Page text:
U.S. Treasury bonds rallied Wednesday afternoon as the accelerating spread of COVID-19 outside of China kept investors on edge, preventing a selloff in government bonds even as stocks looked to claw back from their worst back-to-back losses in several years.
What are Treasurys doing?
The 10-year Treasury note yield TMUBMUSD10Y, -1.54% was virtually unchanged at 1.332%, after climbing as high as 1.382% earlier in the day. The 2-year note rate TMUBMUSD02Y, -1.79% was down 2.2 basis points to 1.169%, while the 30-year bond yield TMUBMUSD30Y, +0.38% rose 1.5 basis points to 1.181%.
What’s driving Treasurys?
Government bonds have rallied on worries that the COVID-19 virus could dampen the global economy’s momentum, as the number of confirmed cases outside of China shoots higher. German Health Minister Jens Spah said the largest economy in the eurozone was now looking at “the beginning of a coronavirus epidemic.”
There are now 81,245 confirmed cases of COVID-19 and at least 2,770 deaths, according to a tally of cases published by the Johns Hopkins Whiting School of Engineering’s Centers for Systems Science and Engineering.
President Donald Trump will hold a news conference on the coronavirus at 6 p.m. Eastern.
While stocks were attempting to recover from their worst back-to-back drop in years, Treasurys were struggling to extend their rally. The S&P 500 index SPX, -0.38% and the Dow Jones Industrial Average DJIA, -0.46% were clinging to modest gains on afternoon trade Wednesday.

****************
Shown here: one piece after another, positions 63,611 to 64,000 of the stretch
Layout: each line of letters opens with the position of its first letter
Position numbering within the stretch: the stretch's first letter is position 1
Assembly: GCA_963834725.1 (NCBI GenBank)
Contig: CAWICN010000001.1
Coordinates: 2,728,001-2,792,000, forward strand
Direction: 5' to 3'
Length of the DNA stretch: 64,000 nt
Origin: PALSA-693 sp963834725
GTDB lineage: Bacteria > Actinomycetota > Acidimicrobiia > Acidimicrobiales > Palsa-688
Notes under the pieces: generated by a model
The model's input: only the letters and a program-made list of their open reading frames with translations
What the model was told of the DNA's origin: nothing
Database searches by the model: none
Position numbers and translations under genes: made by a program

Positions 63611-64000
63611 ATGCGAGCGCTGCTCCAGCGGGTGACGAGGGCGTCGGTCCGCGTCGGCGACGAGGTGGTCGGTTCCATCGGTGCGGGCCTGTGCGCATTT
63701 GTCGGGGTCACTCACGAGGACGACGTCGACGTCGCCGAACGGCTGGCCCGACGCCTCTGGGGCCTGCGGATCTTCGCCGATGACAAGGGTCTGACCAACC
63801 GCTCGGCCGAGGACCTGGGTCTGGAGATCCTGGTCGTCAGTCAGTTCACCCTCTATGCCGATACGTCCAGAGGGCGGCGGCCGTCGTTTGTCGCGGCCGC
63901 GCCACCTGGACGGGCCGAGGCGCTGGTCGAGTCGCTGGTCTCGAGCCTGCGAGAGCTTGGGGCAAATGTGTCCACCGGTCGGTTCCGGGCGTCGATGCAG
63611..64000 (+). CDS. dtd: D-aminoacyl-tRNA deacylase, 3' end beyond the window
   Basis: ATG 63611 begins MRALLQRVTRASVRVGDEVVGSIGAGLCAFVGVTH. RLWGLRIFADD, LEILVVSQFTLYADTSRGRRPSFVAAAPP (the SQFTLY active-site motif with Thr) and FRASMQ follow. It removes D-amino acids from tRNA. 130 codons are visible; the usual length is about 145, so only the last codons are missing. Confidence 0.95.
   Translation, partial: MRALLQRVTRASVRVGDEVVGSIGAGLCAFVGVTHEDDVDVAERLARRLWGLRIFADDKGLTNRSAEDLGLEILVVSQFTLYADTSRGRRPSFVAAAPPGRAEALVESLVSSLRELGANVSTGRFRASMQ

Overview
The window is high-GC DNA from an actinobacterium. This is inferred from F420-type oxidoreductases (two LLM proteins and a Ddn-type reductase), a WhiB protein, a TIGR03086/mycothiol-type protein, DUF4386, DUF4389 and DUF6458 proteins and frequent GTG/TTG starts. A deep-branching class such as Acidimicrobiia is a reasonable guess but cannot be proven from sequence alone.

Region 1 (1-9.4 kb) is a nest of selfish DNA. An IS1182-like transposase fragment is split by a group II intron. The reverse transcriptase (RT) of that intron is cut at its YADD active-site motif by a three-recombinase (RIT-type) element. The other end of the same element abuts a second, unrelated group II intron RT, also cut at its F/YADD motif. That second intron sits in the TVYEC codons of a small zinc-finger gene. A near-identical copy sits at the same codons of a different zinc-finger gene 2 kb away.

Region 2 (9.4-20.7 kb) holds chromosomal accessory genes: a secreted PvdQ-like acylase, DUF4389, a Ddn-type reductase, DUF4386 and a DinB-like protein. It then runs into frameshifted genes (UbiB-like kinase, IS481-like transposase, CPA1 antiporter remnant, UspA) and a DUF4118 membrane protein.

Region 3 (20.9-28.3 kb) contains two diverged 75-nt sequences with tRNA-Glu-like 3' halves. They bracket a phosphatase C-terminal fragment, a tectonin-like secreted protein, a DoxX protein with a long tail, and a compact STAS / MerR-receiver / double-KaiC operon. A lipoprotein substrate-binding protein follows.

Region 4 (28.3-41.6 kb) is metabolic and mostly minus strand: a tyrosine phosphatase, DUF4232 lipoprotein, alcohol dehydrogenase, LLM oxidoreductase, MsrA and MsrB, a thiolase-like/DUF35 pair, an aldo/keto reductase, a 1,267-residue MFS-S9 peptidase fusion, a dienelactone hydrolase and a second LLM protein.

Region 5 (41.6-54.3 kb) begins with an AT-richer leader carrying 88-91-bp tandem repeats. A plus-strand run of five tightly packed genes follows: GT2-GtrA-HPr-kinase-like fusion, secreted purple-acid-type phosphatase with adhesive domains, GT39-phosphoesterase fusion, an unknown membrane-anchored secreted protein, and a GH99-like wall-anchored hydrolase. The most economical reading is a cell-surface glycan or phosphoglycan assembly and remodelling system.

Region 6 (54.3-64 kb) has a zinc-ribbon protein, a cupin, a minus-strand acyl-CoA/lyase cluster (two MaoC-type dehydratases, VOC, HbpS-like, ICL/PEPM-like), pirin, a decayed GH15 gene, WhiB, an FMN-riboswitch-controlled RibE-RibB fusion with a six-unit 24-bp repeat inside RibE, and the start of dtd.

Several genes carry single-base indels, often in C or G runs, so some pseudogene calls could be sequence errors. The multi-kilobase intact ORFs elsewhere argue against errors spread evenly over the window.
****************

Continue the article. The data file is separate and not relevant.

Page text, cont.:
An auction for 5-year Treasury notes in the afternoon saw lackluster demand, but the weak results were not enough to drag yields higher. Bond prices move in the opposite direction of yields. A similar result followed a sale of 2-year notes on Tuesday, suggesting that investors may be reluctant to buy meager-yielding bonds, even as many point to a need for liquid, safe assets.
In economic data, U.S. new home sales soared 7.9% in January to an annualized pace of 764,000, well above the consensus estimate of 722,000. Low mortgage rates have helped to lift home-buying activity.
What did market participants’ say?
“Caution should be in order. Fear is most prevalently priced into the Treasurys market, and then secondarily in the equity market,” said Steven Oh, global head of credit and fixed income for PineBridge, in a MarketWatch interview.
“Positioning is not stretched too far to keep the bond market from continuing to rally,” Michael Lorizio, senior fixed income trader at Manulife Asset Management, told MarketWatch.